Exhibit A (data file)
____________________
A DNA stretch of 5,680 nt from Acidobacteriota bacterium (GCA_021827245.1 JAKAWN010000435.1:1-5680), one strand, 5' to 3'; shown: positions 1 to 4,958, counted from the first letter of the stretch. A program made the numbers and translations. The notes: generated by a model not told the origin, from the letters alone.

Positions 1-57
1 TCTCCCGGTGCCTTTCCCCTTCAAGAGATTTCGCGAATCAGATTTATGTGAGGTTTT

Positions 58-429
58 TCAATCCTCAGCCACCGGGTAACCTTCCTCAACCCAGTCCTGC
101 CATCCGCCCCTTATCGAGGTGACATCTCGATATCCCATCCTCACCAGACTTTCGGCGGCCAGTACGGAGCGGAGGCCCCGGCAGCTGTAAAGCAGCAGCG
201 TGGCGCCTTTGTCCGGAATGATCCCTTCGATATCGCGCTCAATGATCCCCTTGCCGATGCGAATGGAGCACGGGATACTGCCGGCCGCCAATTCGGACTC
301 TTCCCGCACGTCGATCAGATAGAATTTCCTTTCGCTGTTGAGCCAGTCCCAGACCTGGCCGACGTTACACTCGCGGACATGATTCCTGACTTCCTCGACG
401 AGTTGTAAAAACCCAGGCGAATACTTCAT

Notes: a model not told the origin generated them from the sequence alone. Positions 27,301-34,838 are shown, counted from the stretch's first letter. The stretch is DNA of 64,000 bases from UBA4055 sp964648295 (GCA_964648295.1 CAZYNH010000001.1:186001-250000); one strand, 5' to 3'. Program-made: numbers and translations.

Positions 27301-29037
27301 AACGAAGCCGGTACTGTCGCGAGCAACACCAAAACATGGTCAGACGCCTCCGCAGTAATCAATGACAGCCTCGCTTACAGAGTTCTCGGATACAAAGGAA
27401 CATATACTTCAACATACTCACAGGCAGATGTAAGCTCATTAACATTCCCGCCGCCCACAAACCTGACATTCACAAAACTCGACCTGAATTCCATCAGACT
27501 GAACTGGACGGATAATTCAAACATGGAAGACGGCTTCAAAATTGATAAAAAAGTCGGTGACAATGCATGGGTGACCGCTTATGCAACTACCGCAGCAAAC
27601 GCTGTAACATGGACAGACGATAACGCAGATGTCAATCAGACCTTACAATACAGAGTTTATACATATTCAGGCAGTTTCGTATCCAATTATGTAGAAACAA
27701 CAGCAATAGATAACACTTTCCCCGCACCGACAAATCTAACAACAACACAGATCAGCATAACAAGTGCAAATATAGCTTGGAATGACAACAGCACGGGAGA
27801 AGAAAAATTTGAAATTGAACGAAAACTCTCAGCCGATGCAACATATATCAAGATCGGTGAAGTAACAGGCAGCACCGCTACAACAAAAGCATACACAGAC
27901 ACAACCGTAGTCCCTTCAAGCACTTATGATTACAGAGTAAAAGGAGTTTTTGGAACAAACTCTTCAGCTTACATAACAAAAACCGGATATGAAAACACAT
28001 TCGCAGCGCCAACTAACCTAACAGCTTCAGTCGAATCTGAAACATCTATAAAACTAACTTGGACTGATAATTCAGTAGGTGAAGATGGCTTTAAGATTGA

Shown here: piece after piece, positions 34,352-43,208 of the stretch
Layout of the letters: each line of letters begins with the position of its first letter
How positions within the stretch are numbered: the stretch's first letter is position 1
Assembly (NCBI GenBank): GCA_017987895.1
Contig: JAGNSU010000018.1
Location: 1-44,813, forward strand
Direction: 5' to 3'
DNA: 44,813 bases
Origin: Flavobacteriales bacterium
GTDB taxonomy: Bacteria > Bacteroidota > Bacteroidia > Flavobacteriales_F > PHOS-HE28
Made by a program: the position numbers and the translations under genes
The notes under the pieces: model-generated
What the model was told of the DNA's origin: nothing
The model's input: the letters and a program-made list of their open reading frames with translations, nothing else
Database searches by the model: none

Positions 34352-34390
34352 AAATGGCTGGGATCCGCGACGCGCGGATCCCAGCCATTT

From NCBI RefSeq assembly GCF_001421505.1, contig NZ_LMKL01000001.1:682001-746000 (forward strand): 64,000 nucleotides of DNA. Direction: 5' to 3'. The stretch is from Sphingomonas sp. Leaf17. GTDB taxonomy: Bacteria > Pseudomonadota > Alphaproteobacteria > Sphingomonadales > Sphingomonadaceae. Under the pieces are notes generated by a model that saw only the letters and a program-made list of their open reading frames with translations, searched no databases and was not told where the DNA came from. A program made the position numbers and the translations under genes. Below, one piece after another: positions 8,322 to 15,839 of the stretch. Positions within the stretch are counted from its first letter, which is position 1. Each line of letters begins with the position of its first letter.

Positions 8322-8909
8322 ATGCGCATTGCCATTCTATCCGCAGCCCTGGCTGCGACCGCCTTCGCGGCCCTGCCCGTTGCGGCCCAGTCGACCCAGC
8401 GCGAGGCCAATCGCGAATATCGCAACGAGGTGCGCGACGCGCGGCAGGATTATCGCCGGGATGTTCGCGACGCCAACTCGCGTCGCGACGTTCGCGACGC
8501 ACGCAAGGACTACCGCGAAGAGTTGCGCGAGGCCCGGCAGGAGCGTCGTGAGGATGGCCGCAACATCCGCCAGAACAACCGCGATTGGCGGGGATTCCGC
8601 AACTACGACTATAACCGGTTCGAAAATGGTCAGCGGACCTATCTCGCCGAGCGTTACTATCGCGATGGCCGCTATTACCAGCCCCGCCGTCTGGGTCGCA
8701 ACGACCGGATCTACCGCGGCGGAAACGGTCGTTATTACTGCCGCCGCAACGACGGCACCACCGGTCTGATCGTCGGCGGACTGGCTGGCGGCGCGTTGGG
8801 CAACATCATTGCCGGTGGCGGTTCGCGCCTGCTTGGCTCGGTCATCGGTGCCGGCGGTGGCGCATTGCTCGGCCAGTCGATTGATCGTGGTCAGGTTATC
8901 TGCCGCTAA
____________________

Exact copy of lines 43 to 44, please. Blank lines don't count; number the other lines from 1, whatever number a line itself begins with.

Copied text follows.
8701 ACGACCGGATCTACCGCGGCGGAAACGGTCGTTATTACTGCCGCCGCAACGACGGCACCACCGGTCTGATCGTCGGCGGACTGGCTGGCGGCGCGTTGGG
8801 CAACATCATTGCCGGTGGCGGTTCGCGCCTGCTTGGCTCGGTCATCGGTGCCGGCGGTGGCGCATTGCTCGGCCAGTCGATTGATCGTGGTCAGGTTATC